Originally the center of local commerce, the borough has evolved into a destination for boutique retail and dining. Modern highways today surround and go through Somerville, including U.S. Route 22, U.S. Route 202, U.S. Route 206 and Route 28 and is within 5 miles (8.0 km) of Interstate 287 and Interstate 78, making it an important hub in central New Jersey.

Downtown today

Main Street Somerville maintains most of its historical buildings, although many are now boutique specialty shops. Somerville has quite a diverse and large selection of restaurants that draw people from the surrounding area. In many ways, Somerville remains Somerset County's downtown, and is the heart of its designated Regional Center. Several of the factories in Somerville were abandoned and replaced with modern office buildings or remodeled as apartments. Somerville today and historically has had an important African American community, a distinguished member of which was Paul Robeson. Another famous Somerville native was famed character actor Lee Van Cleef. One of the founders of modern American Dance, Ruth St. Denis, made her professional debut at Somerset Hall, once a vaudeville theatre and today a local restaurant. The mix of modern amenities and an interesting and diverse past make Main Street, Somerville a unique destination for dining, strolling and visiting.

Future redevelopment

The shopping center on the west side of the downtown area was demolished and a new shopping center, town homes and other amenities will be built on the shopping center land and on adjacent land in the former borough landfill to the south. Ground was broken for a new "World Class" ShopRite supermarket in March 2011 and opened in November 2011.[25] Town planners envision a transit village style redevelopment centered around the Somerville train station.[26]

Hurricane Floyd

Somerville was hit hard by Hurricane Floyd in September 1999, despite its having been downgraded to a tropical storm by the time it impacted the vicinity. The borough received a record 13.34 inches (339 mm) of rain over three days during the slow moving storm, causing significant flooding and considerable damage.[27]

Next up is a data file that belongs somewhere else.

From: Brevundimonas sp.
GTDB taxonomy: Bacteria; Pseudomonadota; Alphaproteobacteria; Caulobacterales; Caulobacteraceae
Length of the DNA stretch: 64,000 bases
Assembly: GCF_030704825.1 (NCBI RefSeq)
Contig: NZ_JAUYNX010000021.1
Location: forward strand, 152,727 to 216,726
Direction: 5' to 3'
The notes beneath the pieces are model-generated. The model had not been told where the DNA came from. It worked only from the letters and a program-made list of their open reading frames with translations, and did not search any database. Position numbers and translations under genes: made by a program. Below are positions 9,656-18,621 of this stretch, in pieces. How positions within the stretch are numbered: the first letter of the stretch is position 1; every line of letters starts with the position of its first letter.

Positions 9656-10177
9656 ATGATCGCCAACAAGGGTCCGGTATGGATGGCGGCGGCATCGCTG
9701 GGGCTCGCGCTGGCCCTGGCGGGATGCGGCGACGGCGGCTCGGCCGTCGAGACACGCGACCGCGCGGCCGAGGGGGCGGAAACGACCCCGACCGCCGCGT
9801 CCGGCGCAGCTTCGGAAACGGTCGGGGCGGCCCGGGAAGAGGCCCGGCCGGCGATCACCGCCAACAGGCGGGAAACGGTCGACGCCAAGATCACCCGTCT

Historical population
Census Pop.
Est. 201212,160[11]0.5%
Population sources:
1870-1920[28] 1870[29] 1880-1890[30]
1890-1910[31] 1910-1930[32]
1930-1990[33] 2000[34][35] 2010[8][9][10]

2010 Census


The Census Bureau's 2006-2010 American Community Survey showed that (in 2010 inflation-adjusted dollars) median household income was $69,836 (with a margin of error of +/- $5,384) and the median family income was $80,461 (+/- $9,281). Males had a median income of $45,929 (+/- $5,005) versus $46,540 (+/- $3,751) for females. The per capita income for the borough was $30,272 (+/- $2,145). About 3.6% of families and 6.9% of the population were below the poverty line, including 3.8% of those under age 18 and 10.8% of those age 65 or over.[36]

2000 Census

As of the 2000 United States Census[16] there were 12,423 people, 4,743 households, and 2,893 families residing in the borough. The population density was 5,262.4 people per square mile (2,032.4/km2). There were 4,882 housing units at an average density of 2,068.0 per square mile (798.7/km2). The racial makeup of the borough was 71.21% White, 12.93% African American, 0.19% Native American, 7.35% Asian, 0.02% Pacific Islander, 5.10% from other races, and 3.20% from two or more races. Hispanic or Latino of any race were 17.00% of the population.[34][35]